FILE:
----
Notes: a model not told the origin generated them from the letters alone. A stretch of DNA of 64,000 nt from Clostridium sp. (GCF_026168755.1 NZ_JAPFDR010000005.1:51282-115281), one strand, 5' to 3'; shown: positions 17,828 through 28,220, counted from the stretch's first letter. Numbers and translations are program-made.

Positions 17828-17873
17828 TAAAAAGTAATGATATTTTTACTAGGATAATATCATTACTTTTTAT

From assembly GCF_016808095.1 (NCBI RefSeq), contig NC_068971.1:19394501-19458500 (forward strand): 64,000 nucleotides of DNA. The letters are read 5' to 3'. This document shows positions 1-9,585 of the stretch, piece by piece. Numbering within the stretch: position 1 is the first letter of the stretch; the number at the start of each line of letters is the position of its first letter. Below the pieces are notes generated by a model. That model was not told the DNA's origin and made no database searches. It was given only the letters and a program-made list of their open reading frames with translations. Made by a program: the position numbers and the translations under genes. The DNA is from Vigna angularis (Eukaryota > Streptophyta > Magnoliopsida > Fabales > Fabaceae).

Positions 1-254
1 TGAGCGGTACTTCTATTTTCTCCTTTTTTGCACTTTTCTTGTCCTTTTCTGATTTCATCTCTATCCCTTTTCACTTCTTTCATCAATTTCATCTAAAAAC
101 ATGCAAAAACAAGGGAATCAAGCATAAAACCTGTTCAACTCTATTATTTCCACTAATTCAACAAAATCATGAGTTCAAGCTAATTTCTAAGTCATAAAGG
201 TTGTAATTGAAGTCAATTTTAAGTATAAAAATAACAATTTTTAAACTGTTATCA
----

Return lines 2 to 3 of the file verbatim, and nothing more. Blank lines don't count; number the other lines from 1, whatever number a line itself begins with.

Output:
Positions 17828-17873
17828 TAAAAAGTAATGATATTTTTACTAGGATAATATCATTACTTTTTAT